11. Don't sell yourself short.
Fuck free work. Fuck Mr Nice Guy. Charge a fee. Let people know very quickly what your time is worth. Once you identify that value will likely not change hands, cancel the conversation very quickly. There are too many people out there looking for how to do their work at the lowest possible cost and as humans we all like the number zero. Don't do shit 'for exposure' for anyone.
PS: Also, note that until you get 'alert', they are not yet an investment partner or a customer. Keep looking, don't commit to anyone who hasn't committed to you.
Okay, I'll struggle to practice this one, but by Jove, I'm going to try.
12. Leverage your 10,000 hours.
Don't discard it. What areas have you already put in enough time and experience and built an acceptable network? Leverage that instead of starting from ground zero again. If you are a footballer who hasn't yet hammered playing football, don't switch to hockey because you (stupidly?) believe you are an all round great athlete. Chances are, that you are not. You've just been lucky to be at the right place and right time in the past. For instance, the brand and Interswitch machinery that made Quickteller successful wasn't created by you, it kindof was just there for you to wield. :)
The lessons are in no way exhaustive, I have only tried to articulate the ones that have been sitting in my subconscious for months.
In the spirit of these lessons and particularly the last one, in 2019, I will no longer be expending my energies on 2i Labs. It will most likely be going into 'zombie mode'. Sigh.
In its stead (more like out of its ashes), the team will be refocused on OnePipe; one of the ideas we incubated while we operated as a venture studio. It will be a company that actually has plans to make some money. OnePipe hopes to be a platform that makes it easier for fintechs to partner with banks, larger corporates and agent networks. I am also writing this blog post to sort of hold us accountable. To know that myself, Solomon and the team that has committed their career to this now have to stand up straight and go for it. Also, to take away our chance to cop out too easily. That whole 'wait till you have the results to write a boastful blog post' thing is not so necessary. Now, we are putting ourselves out there as we are. If it works, it works. If it doesn't, fuck it.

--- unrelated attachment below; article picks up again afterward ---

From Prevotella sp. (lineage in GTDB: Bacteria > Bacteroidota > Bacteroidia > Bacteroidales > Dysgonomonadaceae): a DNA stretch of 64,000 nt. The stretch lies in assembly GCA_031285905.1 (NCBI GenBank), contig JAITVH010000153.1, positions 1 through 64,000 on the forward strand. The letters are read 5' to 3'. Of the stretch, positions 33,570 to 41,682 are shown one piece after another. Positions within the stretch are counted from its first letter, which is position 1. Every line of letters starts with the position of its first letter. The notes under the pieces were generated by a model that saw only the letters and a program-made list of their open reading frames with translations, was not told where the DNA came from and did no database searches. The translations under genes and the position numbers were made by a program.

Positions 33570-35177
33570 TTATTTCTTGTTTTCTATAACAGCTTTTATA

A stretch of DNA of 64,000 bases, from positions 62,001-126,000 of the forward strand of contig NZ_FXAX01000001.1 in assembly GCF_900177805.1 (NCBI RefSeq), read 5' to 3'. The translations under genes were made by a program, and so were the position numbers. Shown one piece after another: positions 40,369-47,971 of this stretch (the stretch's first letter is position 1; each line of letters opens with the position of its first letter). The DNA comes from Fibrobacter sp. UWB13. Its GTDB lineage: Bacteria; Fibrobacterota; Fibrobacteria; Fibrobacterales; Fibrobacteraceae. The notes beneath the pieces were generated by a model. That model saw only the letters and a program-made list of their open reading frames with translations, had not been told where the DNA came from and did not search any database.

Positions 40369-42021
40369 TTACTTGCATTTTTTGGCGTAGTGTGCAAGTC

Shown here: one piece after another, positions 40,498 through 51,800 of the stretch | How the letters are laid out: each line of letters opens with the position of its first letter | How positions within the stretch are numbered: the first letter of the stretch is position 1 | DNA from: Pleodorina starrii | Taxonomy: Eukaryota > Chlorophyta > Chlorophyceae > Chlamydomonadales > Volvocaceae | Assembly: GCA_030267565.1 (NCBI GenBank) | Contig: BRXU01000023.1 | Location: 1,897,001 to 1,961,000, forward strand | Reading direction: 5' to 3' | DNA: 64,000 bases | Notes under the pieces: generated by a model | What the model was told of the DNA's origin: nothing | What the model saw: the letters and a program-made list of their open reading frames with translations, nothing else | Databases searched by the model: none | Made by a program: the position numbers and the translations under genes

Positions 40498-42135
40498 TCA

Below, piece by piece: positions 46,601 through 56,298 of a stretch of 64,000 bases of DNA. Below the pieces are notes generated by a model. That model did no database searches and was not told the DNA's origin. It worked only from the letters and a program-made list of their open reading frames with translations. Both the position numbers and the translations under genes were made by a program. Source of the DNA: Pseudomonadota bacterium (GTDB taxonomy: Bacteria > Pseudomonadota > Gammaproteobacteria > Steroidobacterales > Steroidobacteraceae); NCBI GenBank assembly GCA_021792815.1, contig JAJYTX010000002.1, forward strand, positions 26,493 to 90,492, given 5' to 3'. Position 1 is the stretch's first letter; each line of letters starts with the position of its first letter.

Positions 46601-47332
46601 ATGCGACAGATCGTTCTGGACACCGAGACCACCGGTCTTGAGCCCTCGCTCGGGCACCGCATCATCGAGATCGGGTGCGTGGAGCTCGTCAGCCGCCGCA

In any case, like someone said, we are all stabbing in the dark and hoping to hear a scream.
Yep, that's my disclaimer.
The good part is that now, we have the benefit of the lessons above to guide us. And a handful of contracts in hand. And a committed (though young) team. And we are playing in a field we understand. And we have some months of runway to start with. And we have the raw grit and business development network of Mayowa to tap into. And a pair of progressive partner banks and a Telco to start with. I'm positive this one could work.
Here's to wind at our backs in 2019.
Solomon, Ola, Samuel, Hussein, Adeola, Victor... Let's go for it!